Telomere repeat factor 1 (TRF1) regulates the steady-state length of chromosomes, whereby its overexpression results in telomere shortening while dominant negative TRF1 mutations can lead to telomere elongation, which is linked to cell immortalization/transformation. Although present in the nucleus at mammalian chromosomal ends during interphase and mitosis, nothing is known of the mechanism by which TRF1 enters the nucleus or how its nuclear levels may be regulated and the relevance of this, in turn, to telomere length and cell immortalization. Here we examine the nuclear import mechanism of TRF by expressing and purifying a recombinant TRF1'GFP (green fluorescent protein) fusion protein that is functional in terms of being able to bind telomeric DNA specifically as shown using a novel, quantitative double-label gel mobility shift assay. We quantitate the ability of TRF1'GFP to accumulate in the nucleus using real time confocal laser scanning microscopy, showing that the nuclear import pathway of TRF1 is mediated by importin (Imp) ÃŸ1 and Ran. ImpÃŸ is shown to bind directly to TRF1 with nanomolar affinity using native gel electrophoretic and fluorescence polarization (FP) approaches; FP experiments also demonstrate that ImpÃŸ residues 1'380 are responsible for TRF1 binding. Intriguingly, when dimerized to ImpÃŸ, Imp' was found to inhibit ImpÃŸ-mediated nuclear accumulation, although not affecting ImpÃŸ binding to TRF1. The study represents the first elucidation of the nuclear transport mechanism of TRF1; that its nuclear import is mediated directly by ImpÃŸ but inhibited by Imp' may represent a novel regulatory mechanism, with potential relevance to oncogenesis.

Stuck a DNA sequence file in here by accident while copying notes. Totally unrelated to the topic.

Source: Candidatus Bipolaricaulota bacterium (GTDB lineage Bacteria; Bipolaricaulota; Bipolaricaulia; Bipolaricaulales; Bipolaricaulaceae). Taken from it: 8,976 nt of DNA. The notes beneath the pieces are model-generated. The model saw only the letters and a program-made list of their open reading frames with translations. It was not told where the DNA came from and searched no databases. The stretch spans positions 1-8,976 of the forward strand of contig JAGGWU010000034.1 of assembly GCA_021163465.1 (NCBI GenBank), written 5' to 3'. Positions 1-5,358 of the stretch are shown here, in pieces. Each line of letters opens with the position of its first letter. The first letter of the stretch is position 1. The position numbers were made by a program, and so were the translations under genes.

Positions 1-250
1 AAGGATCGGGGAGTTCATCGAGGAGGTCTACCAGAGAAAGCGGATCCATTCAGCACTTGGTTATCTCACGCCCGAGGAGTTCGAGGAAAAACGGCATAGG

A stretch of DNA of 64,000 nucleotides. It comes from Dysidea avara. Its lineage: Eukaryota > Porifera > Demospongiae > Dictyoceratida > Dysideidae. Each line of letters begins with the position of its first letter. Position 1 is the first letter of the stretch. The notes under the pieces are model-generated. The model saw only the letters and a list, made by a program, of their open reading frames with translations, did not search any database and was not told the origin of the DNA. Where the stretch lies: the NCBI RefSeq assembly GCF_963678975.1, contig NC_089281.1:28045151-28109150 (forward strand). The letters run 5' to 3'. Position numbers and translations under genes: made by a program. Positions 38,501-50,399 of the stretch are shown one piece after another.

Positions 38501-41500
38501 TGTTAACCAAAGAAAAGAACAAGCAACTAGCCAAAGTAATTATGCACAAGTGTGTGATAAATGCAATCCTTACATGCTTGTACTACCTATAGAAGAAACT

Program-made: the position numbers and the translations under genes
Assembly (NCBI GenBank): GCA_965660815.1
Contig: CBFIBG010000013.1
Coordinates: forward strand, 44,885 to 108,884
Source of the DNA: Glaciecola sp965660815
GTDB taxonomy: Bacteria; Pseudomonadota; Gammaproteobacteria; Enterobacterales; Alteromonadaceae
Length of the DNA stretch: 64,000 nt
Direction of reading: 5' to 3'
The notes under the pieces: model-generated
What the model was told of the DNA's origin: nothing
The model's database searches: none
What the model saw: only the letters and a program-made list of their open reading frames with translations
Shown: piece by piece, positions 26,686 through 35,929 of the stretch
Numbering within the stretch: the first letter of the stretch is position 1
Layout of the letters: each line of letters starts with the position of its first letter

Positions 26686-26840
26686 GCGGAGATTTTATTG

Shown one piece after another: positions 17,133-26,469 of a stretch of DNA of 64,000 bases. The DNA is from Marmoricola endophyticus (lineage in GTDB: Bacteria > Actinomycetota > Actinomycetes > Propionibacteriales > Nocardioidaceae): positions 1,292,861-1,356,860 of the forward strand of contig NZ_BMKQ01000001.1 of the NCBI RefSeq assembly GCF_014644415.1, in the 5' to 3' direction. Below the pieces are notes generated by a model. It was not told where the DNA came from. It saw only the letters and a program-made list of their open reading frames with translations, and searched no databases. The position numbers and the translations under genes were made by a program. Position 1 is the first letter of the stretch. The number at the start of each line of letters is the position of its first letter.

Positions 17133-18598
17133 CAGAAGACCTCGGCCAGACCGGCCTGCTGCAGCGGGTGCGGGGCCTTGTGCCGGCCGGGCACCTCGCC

|Number of pages||8|
|Publication status||Published - 2002|